Why Baldur’s Gate 3 absolutely had to be our Game of the Year

Four characters from Baldur's Gate 3 look out over a landscape, next to a sign saying TechRadar Choice Awards 2023
(Image credit: Larian)

In a year filled with huge releases, the inevitable victory of Baldur’s Gate 3 as the Game of the Year at the TechRadar Choice Awards 2023, sponsored by Norton, is more remarkable because of its humble origins. It’s the scion of the acclaimed Bioware roleplaying game series Baldur’s Gate, sure, but those games came out in the ’90s and no one could have predicted a year where a massively anticipated Bethesda RPG would come out in the form of Starfield, but everyone would be too busy rolling digital dice in Baldur’s Gate 3 instead. 

That Baldur’s Gate 3 is not just the best game released this year but also the most compelling is a testament to the quality of what’s on offer here. There’s turn-based tactical combat on par with the best in the genre, a storyline that feels all-enveloping while also simultaneously letting even your smallest actions have huge changes on the world around you. Then some well-written and surprisingly nuanced character work that means you can and will hate random strangers who think that not-so-secret Vampire Asterion is their bae as opposed to the obviously-better-in-all-ways Shadowheart.

This is coupled with some top-quality world building, with Larian Studios’ team of writers layering their own stuff on top of decades of well-established Dungeons & Dragons lore. The world of Baldur’s Gate 3 feels real, even if you only ever show up somewhere when it’s on the brink of calamity.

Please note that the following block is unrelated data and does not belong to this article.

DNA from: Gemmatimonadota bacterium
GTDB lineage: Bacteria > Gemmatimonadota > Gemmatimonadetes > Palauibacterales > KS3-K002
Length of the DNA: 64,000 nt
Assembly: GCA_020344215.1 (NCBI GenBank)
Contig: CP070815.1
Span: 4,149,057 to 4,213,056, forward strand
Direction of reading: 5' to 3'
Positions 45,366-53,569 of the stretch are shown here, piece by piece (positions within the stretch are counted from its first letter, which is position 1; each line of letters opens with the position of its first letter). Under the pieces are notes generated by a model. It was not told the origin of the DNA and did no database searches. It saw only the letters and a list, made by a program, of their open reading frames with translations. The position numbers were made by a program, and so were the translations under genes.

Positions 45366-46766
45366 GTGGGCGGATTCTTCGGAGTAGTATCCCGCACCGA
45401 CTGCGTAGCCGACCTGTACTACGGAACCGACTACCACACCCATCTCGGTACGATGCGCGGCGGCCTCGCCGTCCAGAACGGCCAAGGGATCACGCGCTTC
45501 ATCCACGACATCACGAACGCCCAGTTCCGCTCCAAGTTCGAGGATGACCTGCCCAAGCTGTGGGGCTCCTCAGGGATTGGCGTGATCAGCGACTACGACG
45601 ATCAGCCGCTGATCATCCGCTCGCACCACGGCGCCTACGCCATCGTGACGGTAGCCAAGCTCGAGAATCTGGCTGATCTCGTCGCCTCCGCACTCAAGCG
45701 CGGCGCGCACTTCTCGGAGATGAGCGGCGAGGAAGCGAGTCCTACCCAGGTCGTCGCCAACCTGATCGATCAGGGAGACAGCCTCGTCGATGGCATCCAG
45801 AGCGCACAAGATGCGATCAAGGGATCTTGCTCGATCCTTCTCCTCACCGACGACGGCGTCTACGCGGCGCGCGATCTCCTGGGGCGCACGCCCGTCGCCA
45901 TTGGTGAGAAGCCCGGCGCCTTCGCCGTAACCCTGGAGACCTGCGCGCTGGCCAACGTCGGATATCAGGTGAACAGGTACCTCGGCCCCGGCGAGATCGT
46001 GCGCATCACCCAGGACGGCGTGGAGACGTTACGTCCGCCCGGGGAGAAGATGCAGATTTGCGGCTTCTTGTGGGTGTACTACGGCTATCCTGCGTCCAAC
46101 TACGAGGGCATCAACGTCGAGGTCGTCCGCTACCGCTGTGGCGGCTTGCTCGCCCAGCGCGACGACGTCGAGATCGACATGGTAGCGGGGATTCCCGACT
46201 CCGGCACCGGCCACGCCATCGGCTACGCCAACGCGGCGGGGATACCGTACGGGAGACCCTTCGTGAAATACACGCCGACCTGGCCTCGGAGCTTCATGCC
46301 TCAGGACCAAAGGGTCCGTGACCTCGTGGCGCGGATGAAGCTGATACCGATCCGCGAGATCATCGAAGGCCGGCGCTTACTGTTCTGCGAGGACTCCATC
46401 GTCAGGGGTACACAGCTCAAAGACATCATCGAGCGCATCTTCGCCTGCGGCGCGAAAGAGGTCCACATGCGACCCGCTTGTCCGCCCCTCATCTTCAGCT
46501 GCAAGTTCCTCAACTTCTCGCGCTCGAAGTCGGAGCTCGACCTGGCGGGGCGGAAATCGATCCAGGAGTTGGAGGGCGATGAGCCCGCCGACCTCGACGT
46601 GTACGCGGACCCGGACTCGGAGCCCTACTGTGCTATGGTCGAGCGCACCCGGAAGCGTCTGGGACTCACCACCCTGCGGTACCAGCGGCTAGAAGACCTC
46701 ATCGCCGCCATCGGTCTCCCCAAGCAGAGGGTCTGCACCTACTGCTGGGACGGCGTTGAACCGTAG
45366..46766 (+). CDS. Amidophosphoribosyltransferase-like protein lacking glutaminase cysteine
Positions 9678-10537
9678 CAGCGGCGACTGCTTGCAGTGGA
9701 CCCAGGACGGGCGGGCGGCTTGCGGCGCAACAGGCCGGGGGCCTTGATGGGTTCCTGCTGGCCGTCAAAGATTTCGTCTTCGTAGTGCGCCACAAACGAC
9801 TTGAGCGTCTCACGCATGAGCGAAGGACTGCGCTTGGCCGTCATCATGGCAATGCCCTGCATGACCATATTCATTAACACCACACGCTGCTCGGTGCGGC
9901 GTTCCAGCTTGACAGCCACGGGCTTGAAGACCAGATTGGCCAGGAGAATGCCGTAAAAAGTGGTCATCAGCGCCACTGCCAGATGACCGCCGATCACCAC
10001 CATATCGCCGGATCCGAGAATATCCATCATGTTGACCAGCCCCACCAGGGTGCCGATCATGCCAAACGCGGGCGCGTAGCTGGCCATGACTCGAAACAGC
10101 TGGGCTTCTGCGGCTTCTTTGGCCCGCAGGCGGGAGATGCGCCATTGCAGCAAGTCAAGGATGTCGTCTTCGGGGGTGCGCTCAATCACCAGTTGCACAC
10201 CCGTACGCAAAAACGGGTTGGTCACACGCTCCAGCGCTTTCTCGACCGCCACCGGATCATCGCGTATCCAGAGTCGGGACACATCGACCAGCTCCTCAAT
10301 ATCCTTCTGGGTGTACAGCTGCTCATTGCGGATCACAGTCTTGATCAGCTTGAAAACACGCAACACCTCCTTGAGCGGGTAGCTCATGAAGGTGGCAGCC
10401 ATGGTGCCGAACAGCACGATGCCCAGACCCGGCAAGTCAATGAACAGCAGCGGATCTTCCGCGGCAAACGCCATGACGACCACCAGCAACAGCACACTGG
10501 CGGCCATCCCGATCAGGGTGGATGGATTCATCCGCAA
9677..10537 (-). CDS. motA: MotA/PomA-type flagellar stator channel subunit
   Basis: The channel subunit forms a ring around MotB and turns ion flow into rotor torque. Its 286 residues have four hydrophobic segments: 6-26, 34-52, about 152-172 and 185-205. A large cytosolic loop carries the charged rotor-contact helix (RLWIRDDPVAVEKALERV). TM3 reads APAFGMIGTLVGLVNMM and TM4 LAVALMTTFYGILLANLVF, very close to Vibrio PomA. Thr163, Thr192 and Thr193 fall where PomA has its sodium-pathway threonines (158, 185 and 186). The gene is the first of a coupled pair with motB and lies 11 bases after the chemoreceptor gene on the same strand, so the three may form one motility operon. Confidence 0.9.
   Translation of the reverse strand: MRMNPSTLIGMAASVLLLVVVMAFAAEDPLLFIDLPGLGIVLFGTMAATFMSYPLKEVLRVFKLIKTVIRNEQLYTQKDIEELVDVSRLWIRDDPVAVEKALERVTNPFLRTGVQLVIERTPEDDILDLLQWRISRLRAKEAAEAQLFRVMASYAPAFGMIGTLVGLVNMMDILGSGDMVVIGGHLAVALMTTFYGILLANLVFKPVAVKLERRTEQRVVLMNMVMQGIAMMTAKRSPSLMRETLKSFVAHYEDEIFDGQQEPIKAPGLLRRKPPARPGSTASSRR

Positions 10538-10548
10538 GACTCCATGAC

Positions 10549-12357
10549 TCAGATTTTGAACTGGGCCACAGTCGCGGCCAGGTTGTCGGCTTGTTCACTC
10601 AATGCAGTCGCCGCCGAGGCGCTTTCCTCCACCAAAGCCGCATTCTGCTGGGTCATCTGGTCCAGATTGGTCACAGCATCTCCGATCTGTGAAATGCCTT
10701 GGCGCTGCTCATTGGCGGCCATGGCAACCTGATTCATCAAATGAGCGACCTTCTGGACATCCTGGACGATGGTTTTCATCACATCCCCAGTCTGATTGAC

Baldur's Gate 3

(Image credit: Larian Studios)

It could have won the award solely because it’s taught decades of Dungeons & Dragons players what a bonus action is for the first time, but in addition to being the most faithful recreation of fifth edition Dungeons and Dragons ever committed to a video game, Larian has also sprinkled its own magic in here, with things like the Illithid corruption system meaning that you can sacrifice your humanity and infest yourself with mindflayer parasites in exchange for cool abilities like being able to fly, telekinetically toss enemies, and even talk to people. 

Add this to the fact you’ll really feel like you’re developing a unique character: whether your vibe is berserker with two axes, teleporting spellcaster, or man that can turn into a large bear. Each of these options feels complete, and it’s hard to imagine one playthrough of this RPG – which could clock in at 60-70 hours if you’re trying to go fast – ever being enough. Still, when there’s always something interesting to see or another shiny magic sword to find, why would you ever want to go fast? 

Simply put, Baldur’s Gate 3 is the best game of 2023 because it’s the most ambitious RPG I’ve ever played, and our entire team has lost significant hours tooling around in the fantasy playground Larian has put together. At times loud and brash, others quiet and thoughtful, Baldur’s Gate 3 is the video game embodiment of the “get you a man who can do both” meme, and we’ll be talking about it for the next decade.

Jake Tucker
Editor in chief, TechRadar Gaming

Jake Tucker is the editor in chief of TechRadar Gaming and has worked at sites like NME, MCV, Trusted Reviews and many more. He collects vinyl, likes first-person shooters and turn-based tactics titles, but hates writing bios. Jake currently lives in London, and is bouncing around the city trying to eat at all of the nice restaurants.